As I already discussed in a previous blogpost, the days of Digital Terrestrial TV as we know it may be counted – at least in Western Europe. In a recent article, “DTT Quo Vadis” in the EBU Technical Review, Ulrich Reimers points in the same direction. Reimers is not just any professor, he has been the chairman of the Technical Module within the DVB Project for almost two decades. As RTL, one of the major commercial broadcasters in Germany in January announced that they will discontinue their DVB-T distribution, all future plans for DVB-T2 seem to be on hold. RTL questions the commercial viability of the DVB system, and there are good reason to do so:
- Viewing habits: The long tail of programming – more channels, fever users/channel – time shifting, mobile viewing – all these things speak for new, more flexible, unicast – VoD type solutions
- Cable/Fiber penetration: Most Northern European countries have the ambition to provide internet access at speeds that allow IPTV-distribution to most households by 2020. This will leave very few users – mainly those in remote/rural areas. In Germany only 12,5% of the households today use DVB-T.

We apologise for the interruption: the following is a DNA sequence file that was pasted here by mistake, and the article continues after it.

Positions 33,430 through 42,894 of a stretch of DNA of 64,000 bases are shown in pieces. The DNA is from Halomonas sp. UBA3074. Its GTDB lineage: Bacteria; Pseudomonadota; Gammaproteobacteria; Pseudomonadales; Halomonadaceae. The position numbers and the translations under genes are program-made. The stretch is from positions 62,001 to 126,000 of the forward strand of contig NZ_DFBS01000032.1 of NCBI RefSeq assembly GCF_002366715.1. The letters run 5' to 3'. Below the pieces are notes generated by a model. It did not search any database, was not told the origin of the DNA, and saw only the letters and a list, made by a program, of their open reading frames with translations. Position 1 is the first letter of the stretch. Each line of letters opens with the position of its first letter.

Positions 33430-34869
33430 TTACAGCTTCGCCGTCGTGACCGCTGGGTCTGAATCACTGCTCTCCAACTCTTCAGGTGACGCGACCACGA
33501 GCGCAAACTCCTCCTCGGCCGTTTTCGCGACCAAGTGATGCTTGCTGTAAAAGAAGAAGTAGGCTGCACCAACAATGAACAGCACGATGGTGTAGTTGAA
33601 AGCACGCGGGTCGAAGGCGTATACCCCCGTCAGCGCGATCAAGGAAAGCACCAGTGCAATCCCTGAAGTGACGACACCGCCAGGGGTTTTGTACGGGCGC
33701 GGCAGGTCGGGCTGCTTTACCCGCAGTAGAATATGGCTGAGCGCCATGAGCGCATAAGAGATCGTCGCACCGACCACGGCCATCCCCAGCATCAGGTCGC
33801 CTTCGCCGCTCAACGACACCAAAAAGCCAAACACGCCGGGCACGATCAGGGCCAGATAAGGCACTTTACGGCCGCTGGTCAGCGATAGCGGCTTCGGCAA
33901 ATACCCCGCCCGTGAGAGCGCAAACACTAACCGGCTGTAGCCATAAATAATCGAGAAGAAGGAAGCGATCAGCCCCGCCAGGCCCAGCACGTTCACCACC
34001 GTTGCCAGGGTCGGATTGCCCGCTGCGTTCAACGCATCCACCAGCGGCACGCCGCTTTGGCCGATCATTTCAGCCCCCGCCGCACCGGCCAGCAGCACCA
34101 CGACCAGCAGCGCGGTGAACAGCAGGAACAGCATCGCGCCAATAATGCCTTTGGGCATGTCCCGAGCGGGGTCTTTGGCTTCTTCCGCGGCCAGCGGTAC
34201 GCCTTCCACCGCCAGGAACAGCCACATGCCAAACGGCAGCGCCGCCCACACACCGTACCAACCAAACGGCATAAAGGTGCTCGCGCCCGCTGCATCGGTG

DVB is very cost efficient when there is a large audience over large areas watching a few programs. It is easy to see that there is a rationale for wide-spread use in many parts of the world – but not in Western Europe. This makes the technology push for DVB-T developments toward 3D-TV and Ultra-HD look somewhat strange, at least from a market perspective.
As also Reimers points out in the article, when DTT goes, we need something else – a more flexible content distribution system that combines mobile cellular technology (IP based unicast for the long tail) and broadcasting system for wide area /rural distribution of popular programming.